A day after the lawsuit brought by Uber Eats, DoorDash and Grubhub, a New York City judge on Friday ordered new minimum wage standards for app-based grocery delivery companies to be temporarily suspended.
City officials recently announced plans to significantly increase the salaries of these workers in the coming years to provide them with more financial stability. The law was scheduled to take effect on July 12 and would see an initially increased wage rate of $17.96 per hour.
But grocery delivery services DoorDash, Grubhub and Uber, along with New York-based Relay Delivery, filed suits in the Manhattan Supreme Court on Thursday. The companies claimed the city’s rulemaking process was flawed and the higher costs were being passed on to consumers.
Judge Nicholas Moyne on Friday ordered a temporary postponement of the new standard’s enactment pending a July 31 hearing.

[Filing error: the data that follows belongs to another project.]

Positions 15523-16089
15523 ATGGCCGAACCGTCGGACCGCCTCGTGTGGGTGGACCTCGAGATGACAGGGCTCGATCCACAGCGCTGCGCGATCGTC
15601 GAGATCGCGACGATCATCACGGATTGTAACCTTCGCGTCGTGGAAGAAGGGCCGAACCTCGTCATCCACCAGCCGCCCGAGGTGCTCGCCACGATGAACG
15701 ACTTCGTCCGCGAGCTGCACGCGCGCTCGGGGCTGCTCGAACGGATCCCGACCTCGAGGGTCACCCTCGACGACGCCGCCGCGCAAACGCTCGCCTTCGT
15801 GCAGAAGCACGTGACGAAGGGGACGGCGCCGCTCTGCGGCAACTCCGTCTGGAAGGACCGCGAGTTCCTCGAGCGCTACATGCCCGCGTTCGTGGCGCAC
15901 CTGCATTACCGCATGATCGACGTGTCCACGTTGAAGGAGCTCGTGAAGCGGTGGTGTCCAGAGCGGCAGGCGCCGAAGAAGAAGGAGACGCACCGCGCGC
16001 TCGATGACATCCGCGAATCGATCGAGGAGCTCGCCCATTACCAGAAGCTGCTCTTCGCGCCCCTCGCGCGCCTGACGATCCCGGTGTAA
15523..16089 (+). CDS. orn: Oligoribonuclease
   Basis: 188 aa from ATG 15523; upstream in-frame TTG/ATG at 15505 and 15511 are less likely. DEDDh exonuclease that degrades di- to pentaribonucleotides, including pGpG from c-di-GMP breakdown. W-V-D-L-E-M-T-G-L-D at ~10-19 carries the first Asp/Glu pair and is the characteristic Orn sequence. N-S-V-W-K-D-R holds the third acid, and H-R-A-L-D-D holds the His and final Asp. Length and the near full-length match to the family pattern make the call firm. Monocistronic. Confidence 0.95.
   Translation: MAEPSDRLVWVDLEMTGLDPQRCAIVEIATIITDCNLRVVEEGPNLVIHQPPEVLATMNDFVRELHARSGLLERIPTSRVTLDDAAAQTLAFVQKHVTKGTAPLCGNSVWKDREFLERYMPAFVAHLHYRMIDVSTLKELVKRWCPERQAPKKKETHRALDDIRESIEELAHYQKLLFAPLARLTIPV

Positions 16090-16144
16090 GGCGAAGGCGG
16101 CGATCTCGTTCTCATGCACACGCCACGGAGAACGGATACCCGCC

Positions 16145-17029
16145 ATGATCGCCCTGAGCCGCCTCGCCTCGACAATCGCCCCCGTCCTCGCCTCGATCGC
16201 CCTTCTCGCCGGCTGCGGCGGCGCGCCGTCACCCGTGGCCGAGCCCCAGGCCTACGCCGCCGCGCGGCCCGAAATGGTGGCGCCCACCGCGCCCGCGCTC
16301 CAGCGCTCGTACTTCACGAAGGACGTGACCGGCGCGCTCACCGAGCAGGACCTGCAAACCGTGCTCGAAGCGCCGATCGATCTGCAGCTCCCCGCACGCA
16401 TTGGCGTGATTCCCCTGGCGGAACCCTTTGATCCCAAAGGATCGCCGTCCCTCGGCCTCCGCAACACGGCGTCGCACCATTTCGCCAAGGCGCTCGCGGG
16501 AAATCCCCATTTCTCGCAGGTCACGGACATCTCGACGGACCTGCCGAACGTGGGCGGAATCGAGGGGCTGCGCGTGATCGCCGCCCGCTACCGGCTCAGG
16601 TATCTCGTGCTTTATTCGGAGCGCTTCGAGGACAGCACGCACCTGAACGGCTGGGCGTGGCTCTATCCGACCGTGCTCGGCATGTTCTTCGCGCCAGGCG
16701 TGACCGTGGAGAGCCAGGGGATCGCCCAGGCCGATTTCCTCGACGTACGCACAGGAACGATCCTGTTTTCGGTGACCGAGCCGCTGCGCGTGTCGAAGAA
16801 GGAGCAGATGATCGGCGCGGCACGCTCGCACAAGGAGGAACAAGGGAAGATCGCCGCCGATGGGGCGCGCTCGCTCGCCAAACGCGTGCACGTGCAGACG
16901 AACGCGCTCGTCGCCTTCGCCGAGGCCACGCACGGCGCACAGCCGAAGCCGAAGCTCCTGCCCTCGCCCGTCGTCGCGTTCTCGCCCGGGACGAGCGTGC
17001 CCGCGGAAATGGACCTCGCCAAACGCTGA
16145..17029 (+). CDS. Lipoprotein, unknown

The food suppliers praised the order.
“We are pleased with the judge’s decision today to delay implementation of a rule that, if left in place, would have serious adverse consequences for supply partners, consumers and independent businesses,” Grubhub said in a prepared statement.
Ministry of Consumer and Labor Protection Commissioner Vilda Vera Mayuga said she was “extremely disappointed” by the delay.
“These apps currently pay workers well below minimum wage, and that wage rate would help lift thousands of working New Yorkers and their families out of poverty,” she said in a statement. “We look forward to a swift decision so that the decent wages workers deserve are not delayed any longer than necessary.”